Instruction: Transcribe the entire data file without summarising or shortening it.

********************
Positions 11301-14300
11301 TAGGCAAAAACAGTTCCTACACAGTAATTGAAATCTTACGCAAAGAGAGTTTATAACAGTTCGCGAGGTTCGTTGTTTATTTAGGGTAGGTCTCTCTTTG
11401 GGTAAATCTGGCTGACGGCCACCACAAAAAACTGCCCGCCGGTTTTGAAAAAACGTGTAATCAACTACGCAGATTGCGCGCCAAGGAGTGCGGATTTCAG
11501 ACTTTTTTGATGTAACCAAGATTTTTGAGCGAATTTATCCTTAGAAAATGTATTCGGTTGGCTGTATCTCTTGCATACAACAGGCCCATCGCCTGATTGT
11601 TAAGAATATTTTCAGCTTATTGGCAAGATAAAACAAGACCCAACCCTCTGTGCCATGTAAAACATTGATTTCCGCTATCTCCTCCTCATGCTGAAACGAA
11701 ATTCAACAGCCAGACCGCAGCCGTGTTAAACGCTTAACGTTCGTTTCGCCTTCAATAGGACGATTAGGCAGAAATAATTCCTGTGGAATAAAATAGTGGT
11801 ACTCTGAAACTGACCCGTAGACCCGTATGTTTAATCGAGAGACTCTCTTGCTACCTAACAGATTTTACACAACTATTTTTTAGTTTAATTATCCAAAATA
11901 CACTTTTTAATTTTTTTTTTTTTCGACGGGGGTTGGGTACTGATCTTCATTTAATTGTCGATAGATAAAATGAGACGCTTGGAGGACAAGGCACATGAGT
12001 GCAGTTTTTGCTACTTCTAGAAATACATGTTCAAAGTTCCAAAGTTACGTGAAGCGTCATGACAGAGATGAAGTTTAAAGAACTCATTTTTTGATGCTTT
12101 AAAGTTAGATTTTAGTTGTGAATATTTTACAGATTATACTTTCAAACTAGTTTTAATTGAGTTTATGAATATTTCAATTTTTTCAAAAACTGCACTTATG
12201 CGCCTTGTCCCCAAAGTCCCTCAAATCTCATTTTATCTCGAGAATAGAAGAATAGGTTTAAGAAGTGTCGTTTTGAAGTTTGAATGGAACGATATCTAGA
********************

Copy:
Positions 11301-14300
11301 TAGGCAAAAACAGTTCCTACACAGTAATTGAAATCTTACGCAAAGAGAGTTTATAACAGTTCGCGAGGTTCGTTGTTTATTTAGGGTAGGTCTCTCTTTG
11401 GGTAAATCTGGCTGACGGCCACCACAAAAAACTGCCCGCCGGTTTTGAAAAAACGTGTAATCAACTACGCAGATTGCGCGCCAAGGAGTGCGGATTTCAG
11501 ACTTTTTTGATGTAACCAAGATTTTTGAGCGAATTTATCCTTAGAAAATGTATTCGGTTGGCTGTATCTCTTGCATACAACAGGCCCATCGCCTGATTGT
11601 TAAGAATATTTTCAGCTTATTGGCAAGATAAAACAAGACCCAACCCTCTGTGCCATGTAAAACATTGATTTCCGCTATCTCCTCCTCATGCTGAAACGAA
11701 ATTCAACAGCCAGACCGCAGCCGTGTTAAACGCTTAACGTTCGTTTCGCCTTCAATAGGACGATTAGGCAGAAATAATTCCTGTGGAATAAAATAGTGGT
11801 ACTCTGAAACTGACCCGTAGACCCGTATGTTTAATCGAGAGACTCTCTTGCTACCTAACAGATTTTACACAACTATTTTTTAGTTTAATTATCCAAAATA
11901 CACTTTTTAATTTTTTTTTTTTTCGACGGGGGTTGGGTACTGATCTTCATTTAATTGTCGATAGATAAAATGAGACGCTTGGAGGACAAGGCACATGAGT
12001 GCAGTTTTTGCTACTTCTAGAAATACATGTTCAAAGTTCCAAAGTTACGTGAAGCGTCATGACAGAGATGAAGTTTAAAGAACTCATTTTTTGATGCTTT
12101 AAAGTTAGATTTTAGTTGTGAATATTTTACAGATTATACTTTCAAACTAGTTTTAATTGAGTTTATGAATATTTCAATTTTTTCAAAAACTGCACTTATG
12201 CGCCTTGTCCCCAAAGTCCCTCAAATCTCATTTTATCTCGAGAATAGAAGAATAGGTTTAAGAAGTGTCGTTTTGAAGTTTGAATGGAACGATATCTAGA